Alice’s Adventures in Wonderland
London, Royal Opera House
15 March 2013
Dave Morgan picture galleries:
Sarah Lamb & Steven McRae cast, 2012
Beatriz Stix-Brunell & Rupert Pennefather, 2013
Back for its third sold-out run and playing to ecstatically cheering audiences, Christopher Wheeldon’s Alice’s Adventures in Wonderland has established itself as a huge success for the Royal Ballet and is clearly going to be with us for many years to come. Deservedly so, in a lot of ways: it’s a wonderful show – a technical spectacle like no other the company has ever produced, with juicy roles for a wide range of dancer-types, an instantly accessible score, and a story that everyone at least thinks they know. But…
…. the synopsis in the programme book is full of ellipses like that and they serve to highlight one of the major flaws of the piece: without Lewis Carroll’s written narrative, much of the ballet consists of a series of unrelated numbers. Some of them are so clever in themselves that you either don’t notice that or you don’t care, but the weaker ones – the Caucus race for instance – drag terribly, and if you haven’t picked up all the clues scattered in the opening scene you may find yourself watching the Caterpillar episode, for instance, and wondering what on earth it’s all about. Wheeldon’s attempt to provide a unifying thread through Alice’s love story works to some extent but the downside is that by making his heroine into the ubiquitous ballet girl-on-the-verge-of-womanhood he deprives us of the grumpy, opinionated ten-year-old who so endearingly drives the original story. But…
…if you can watch the first two acts as a sort of variety show, the story does come together in the last scenes, and on the way you’ll have enjoyed at least one creation of near-genius in the brilliantly imagined Cheshire Cat. The one thing I’d really like to see sharpened up somehow is the very end of Alice’s dream, the dance translation of her “You’re nothing but a pack of cards”, which takes her back to the real world; although the consequence is cleverly done – she pushes the nearest card and they all fall in turn like dominoes – there’s not enough build-up for us to understand that it’s a key moment, a slight but crucial blurring of a big dramatic climax which was one of the problems I also noticed in Wheeldon’s Danish Sleeping Beauty, too. (I suspect, incidentally, that this and many other details may have been much clearer to those who have seen the television or DVD version, which can direct the attention to the part of the stage where the important action is happening.)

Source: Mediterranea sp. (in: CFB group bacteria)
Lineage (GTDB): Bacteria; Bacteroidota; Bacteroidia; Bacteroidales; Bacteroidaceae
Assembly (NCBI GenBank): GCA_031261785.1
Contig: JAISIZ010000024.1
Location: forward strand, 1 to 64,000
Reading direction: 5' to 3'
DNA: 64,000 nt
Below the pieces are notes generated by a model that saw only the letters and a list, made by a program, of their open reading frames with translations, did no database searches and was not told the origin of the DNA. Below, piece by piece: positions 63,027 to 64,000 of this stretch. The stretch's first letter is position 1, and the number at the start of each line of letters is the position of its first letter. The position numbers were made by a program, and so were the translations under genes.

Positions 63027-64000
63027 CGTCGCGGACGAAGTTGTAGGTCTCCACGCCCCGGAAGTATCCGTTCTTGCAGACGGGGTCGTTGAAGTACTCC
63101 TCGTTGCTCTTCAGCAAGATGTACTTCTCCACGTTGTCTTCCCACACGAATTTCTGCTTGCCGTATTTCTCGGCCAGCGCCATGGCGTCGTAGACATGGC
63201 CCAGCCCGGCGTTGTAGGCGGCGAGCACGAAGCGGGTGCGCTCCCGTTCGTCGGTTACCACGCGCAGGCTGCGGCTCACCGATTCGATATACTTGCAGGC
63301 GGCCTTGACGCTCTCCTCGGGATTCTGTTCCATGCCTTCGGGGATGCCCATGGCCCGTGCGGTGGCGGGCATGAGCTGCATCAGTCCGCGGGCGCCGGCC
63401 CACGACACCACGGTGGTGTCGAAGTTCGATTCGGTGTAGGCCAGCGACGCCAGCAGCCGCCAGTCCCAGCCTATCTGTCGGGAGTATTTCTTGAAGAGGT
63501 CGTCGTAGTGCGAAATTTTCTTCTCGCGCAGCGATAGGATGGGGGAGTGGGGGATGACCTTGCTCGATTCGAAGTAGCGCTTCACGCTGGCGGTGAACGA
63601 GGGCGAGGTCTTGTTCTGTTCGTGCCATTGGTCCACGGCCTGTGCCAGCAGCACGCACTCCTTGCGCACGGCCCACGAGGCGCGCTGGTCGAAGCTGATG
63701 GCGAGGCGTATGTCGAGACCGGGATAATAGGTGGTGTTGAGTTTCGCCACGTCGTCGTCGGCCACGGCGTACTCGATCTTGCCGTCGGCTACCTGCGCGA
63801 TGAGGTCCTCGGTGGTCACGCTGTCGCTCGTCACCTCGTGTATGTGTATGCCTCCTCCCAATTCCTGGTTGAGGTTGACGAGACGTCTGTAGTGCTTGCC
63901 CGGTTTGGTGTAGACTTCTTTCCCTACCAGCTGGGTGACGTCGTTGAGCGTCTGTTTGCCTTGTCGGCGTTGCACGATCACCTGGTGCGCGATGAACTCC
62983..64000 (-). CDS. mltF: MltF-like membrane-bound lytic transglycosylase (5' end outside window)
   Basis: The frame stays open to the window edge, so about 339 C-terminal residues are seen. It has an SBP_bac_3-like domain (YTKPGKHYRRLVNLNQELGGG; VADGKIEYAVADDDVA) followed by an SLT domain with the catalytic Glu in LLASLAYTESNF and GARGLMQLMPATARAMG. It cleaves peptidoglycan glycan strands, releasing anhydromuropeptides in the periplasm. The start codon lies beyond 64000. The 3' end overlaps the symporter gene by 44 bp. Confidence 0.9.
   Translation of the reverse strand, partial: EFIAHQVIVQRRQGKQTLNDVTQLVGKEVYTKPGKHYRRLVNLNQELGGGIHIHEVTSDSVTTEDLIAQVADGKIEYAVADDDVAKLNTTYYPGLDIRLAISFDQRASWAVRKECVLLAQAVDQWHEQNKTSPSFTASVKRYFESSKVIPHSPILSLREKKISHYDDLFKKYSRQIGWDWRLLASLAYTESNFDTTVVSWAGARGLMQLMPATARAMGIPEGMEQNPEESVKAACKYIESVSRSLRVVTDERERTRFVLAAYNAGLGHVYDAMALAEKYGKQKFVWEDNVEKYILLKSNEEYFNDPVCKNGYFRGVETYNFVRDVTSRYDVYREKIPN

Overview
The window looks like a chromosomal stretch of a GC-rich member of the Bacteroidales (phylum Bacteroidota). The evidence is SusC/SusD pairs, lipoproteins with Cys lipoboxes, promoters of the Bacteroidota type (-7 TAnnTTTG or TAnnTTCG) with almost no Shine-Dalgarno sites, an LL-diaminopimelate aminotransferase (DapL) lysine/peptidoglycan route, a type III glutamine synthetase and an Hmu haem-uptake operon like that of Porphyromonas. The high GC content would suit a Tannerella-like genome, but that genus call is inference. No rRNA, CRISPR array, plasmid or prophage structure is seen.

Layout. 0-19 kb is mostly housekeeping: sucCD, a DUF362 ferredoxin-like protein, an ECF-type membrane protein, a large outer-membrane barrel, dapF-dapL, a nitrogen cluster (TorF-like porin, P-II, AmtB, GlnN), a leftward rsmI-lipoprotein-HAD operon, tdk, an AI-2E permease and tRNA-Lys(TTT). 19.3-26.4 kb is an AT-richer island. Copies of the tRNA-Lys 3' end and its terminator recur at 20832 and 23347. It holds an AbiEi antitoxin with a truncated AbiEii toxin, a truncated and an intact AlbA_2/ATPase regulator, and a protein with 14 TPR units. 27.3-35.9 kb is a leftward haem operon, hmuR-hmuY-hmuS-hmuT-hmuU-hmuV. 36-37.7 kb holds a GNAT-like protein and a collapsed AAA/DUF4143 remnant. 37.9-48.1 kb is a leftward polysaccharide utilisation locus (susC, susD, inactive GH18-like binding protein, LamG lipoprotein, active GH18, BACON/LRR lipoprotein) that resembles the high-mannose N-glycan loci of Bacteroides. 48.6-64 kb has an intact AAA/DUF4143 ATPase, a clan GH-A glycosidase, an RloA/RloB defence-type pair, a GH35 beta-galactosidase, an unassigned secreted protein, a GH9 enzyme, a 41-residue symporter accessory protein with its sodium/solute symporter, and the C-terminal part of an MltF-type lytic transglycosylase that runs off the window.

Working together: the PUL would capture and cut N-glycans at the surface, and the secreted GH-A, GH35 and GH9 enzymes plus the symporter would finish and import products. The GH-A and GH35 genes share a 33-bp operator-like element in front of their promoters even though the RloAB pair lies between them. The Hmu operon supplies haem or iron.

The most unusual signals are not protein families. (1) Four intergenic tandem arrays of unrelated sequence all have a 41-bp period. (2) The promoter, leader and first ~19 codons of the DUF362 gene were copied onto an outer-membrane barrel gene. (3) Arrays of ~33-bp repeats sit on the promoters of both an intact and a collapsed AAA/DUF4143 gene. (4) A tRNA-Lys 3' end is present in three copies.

The role of Alice herself must be one of the longest and most tiring in the company’s repertoire – she’s onstage almost the whole time and even when not dancing she’s permanently acting and reacting. Sarah Lamb stepped up into the first cast to replace Lauren Cuthbertson, unhappily still not fit after her long absence. She looks good – the dark wig somehow makes her features much clearer and therefore easier to read – and also seemed more outgoing and spontaneous than usual; my only wish was for a little more pronounced stroppiness to vary her slightly conventional girlish naughtiness. Federico Bonelli was the Knave of Hearts, the object of Alice’s developing affection – he’s charming, good-looking and amiable, all that could be asked for in what is actually a rather passive role for a hero.